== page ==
About Border Collies

The History

The Border Collie breed was developed by shepherds in Britian who were attempting to find the perfect sheepdog. Starting with the best dogs then available, they began selecting breeding stock that had the qualities they wanted. The dog had to have a natural ability to work, but be biddable and easily trained. It also had to be fast enough to catch and turn a running sheep and have the stamina to cover a hundred miles a day on the hill farms of Britian in summer and winter. The shepherds didn't particularly care how this perfect dog looked.


Today's Border Collie is the product of this selective breeding program. These dogs are intelligent, obedient, eager to please, easily trained, and have a strong natural instinct to herd. There remains however no standard of appearance for the breed. Border Collies vary in color from black, or black and white, or black and tan, to red merle, blue merle and red. Dogs vary in size from less than thirty pounds to more than sixty with the average weight of around forty pounds.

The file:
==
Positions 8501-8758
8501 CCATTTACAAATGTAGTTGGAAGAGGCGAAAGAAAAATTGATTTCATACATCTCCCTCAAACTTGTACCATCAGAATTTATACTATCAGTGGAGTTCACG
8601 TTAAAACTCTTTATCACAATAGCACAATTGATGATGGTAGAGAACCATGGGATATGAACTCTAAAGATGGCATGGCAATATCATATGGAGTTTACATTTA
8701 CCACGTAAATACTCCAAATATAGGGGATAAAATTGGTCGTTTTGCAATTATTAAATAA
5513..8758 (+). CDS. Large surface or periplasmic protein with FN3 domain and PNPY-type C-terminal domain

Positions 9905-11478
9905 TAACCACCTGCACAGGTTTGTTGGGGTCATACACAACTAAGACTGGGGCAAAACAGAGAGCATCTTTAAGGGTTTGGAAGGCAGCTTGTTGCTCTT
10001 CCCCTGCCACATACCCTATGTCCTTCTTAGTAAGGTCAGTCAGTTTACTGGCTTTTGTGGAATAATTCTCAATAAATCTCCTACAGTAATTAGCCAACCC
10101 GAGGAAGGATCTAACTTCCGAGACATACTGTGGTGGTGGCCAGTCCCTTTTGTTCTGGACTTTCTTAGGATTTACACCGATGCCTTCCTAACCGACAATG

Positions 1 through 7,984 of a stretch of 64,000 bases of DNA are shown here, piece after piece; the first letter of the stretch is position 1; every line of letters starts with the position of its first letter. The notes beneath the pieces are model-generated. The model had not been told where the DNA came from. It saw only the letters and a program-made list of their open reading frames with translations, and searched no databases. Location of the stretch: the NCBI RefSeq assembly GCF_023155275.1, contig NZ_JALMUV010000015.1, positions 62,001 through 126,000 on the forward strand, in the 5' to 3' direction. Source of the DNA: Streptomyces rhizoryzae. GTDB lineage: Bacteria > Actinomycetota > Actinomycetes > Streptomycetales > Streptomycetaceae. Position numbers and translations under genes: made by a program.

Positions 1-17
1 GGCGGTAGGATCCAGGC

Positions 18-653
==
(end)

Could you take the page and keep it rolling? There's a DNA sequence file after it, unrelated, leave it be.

A Border Collie's coat may be long and heavy or short and smooth or anything in between. The breeders of Border Collies today, as a hundred years ago, still examine each dog for its working ability and style, intelligence, temperment and physical stamina, knowing a good Border Collie by its work and not by its appearance.


Border Collies are used to herd all types of livestock and poultry. The Border Collie is instinctively a "header", its instinct tells the dog to gather and hold the livestock, "heading off" any animal that attempts to leave the group. Most will demonstrate this instinctive desire to work anywhere from 8 weeks to one year of age.

p>The dog trainer works with this natural tendency of the dog, encouraging it to gather stock into a group and keep them together while fetching them to the trainer. This is the point at which the dog's natural ability to "balance" on the sheep is revealed. The dog instinctively positions itself in such a way that the stock move in a straight line to the handler. This is also when the dog is taught the commands:

For stopping (down)
Moving toward the stock (walk up)
Slowing down (steady or take time)
Moving clockwise around the stock (go bye or come bye)
Move counterclockwise around the stock (away to me)
And finally stop working (that'll do).

When these lessons have been learned the dog is taught to drive the stock away from the handler instead of fetching them. The distance between the dog and the handler is continually increased until the dog can work out of sight of its handler who may be half a mile or more away. Most dogs are introduced to the whistle commands at some point in their training, which carries farther and is easier for the dog to understand at a distance.